Solving $x^p + y^p = p^z$ in positive integers $x,y,z$ and a prime $p$

The question is from Zeitz’s ”The Art and Craft of Problem Solving:”

Find all positive integer solutions $x,y,z,p$, with $p$ a prime, of the equation $x^p + y^p = p^z$.

One thing I noticed is that

$$ \frac{x^p + y^p}{x + y} = \sum_{i=0}^{p-1}x^{(p-1)-i}(-y)^i \implies (x+y) |p^z \implies x + y = p^n, \text{ }n < z $$

It is also not hard to determine all solutions for $p =2$. After this, however, I am at a loss. I don’t know what restrictions I can impose to try to narrow down the solution set; for example, the class of solutions

$$ p=3, x = 3^n, y = 2\cdot3^n, z = 2 + 3n $$

for $n \ge 0$ show that $x+y = p^n$ cannot be sharpened. (Let me note that these are the only other solutions I have found besides the ones for $p = 2$.)

Could anybody give me a push in the right direction on this problem?

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Sorry, I can’t think of a good hint to give you a push. Here is my solution. There likely is a better way of approaching it, since this is from Art and Craft.

Deal with the case $p=2$ separately. Henceforth, $p$ is an odd prime.

If $\gcd (x, y) = k > 1$, then $k^p \mid p^z$, which implies that $k \mid p^z$. Thus, we can divide out by $k$. Henceforth, assume that $\gcd(x,y) = 1$.

Since $x + y \mid x^p + y^p$, hence $ x+y = p^n$. We have

$$x^p + (p^n – x)^p = p^z.$$

With the condition that $\gcd(x,y) = 1$, we get that $ p \not \mid x$. As such, $p^{n+1}$ divides $x^p + (p^n – x)^p$ but $p^{n+2}$ doesn’t. Hence,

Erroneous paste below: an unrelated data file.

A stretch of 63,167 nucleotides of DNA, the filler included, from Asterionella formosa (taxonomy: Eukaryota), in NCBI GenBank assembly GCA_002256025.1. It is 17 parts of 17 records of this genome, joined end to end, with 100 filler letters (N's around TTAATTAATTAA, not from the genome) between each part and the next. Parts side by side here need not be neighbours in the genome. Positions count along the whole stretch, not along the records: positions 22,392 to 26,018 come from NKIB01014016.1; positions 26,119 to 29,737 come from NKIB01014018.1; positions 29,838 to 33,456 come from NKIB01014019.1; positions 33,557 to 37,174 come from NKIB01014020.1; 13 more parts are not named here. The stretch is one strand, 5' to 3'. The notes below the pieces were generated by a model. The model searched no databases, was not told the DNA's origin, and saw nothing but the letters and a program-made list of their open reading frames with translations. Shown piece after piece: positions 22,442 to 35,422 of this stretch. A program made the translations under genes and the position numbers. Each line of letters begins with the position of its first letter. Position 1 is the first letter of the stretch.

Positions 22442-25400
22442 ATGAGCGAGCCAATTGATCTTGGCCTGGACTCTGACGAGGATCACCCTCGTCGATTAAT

$x^p + (p^n – x)^p = p^{n+1} $.

This becomes extremely restrictive. For $p \geq 5$, we have

$LHS \geq \frac{p^{5n}}{16} > p^{n+1}=RHS$,

Hence, the only possibility is $p=3$.

So this is very easy to solve if you just use the LTE Lemma.
$z=v_p(p^z)=v_p(x^p+y^p)=v_p(x+y)+v_p(p)=v_p(x+y)+1 \Rightarrow v_p(x+y)=z-1$ so we can write that $x+y=p^{z-1}\alpha$, where alpha is a positive integer which is not divideable with p.
It’s easy to show that $\alpha=1$ bcs we have $(x+y)(x^{p-1}-…+y^{p-1})=p^{z-1}\alpha (x^{p-1}-…+y^{p-1})=p^z$, and bcs $p\nmid\alpha$ we have that $\alpha=1$.

This everything works only for odd p.
Now for $p\ge5$ we have:
$x^p+y^p \ge 2(\frac{x+y}2)^p>p(x+y)$
$(\frac{x+y}2)^{p-1}>2^{p-1}$, bcs of $x+y=p^{z-1}\ge5^{z-1}>4^{z-1}\ge4$
And ofc $2^{p-1}$ growes faster than $p$ for $p\ge5$ so $2^{p-1}>p$.

Now you just have to see for $p=2$ and $p=3$ and that is it.

There exist more elementary solutions, but Zsigmondy’s theorem solves it.

$a^p+b^p=p^c$ has no solutions ($a,b,c\ge 1$, $p$ prime), except for $$(\{a,b\},c,p)=(\{2,1\},2,3),(\{2^k,2^k\},2k+1,2),\,k\in\Bbb Z_{\ge 0}$$

  • $a=b$. Then $(a,b,c,p)=(2^k,2^k,2k+1,2)$, $k\in\Bbb Z_{\ge 0}$.
  • $p=2$. Let $(a,b)=(2^ka_1,2^kb_1)$, $k\ge 0$ and $a_1,b_1\ge 1$ odd. $a_1^2+b_1^2=2^{c-2k}$.
    $4\mid a_1^2+b_1^2\,\Rightarrow\, 2\mid a_1,b_1$, so $c-2k\in\{0,1\}$, $(a,b,c,p)=(2^k,2^k,2k+1,2)$.
  • wlog $a>b$, $p>2$. $(a,b,c,p)=(2,1,2,3)$, otherwise by Zsigmondy’s theorem $$a^p+b^p=(a+b)(a^{p-1}-a^{p-2}b+\cdots+b^{p-1})$$ has a prime divisor that does not divide $a+b\ge 2$, so has at least two prime divisors.